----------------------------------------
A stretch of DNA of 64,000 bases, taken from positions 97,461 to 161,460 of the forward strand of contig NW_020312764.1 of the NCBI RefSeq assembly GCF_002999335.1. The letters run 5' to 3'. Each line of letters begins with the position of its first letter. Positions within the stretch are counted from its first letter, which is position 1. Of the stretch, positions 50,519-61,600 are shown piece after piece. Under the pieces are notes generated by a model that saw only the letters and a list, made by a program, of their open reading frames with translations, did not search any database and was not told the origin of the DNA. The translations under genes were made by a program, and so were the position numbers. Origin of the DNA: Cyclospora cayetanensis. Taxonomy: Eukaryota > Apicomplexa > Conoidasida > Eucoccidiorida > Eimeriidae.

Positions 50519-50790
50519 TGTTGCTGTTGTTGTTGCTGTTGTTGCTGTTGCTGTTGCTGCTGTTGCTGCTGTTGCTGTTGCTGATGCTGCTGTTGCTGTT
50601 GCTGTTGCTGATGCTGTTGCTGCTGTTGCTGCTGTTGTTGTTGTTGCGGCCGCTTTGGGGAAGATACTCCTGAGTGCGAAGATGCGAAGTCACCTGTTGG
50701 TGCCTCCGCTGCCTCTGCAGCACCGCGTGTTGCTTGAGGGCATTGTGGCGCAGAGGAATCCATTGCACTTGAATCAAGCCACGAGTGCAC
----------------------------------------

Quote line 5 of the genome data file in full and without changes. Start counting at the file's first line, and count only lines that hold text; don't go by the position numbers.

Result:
50701 TGCCTCCGCTGCCTCTGCAGCACCGCGTGTTGCTTGAGGGCATTGTGGCGCAGAGGAATCCATTGCACTTGAATCAAGCCACGAGTGCAC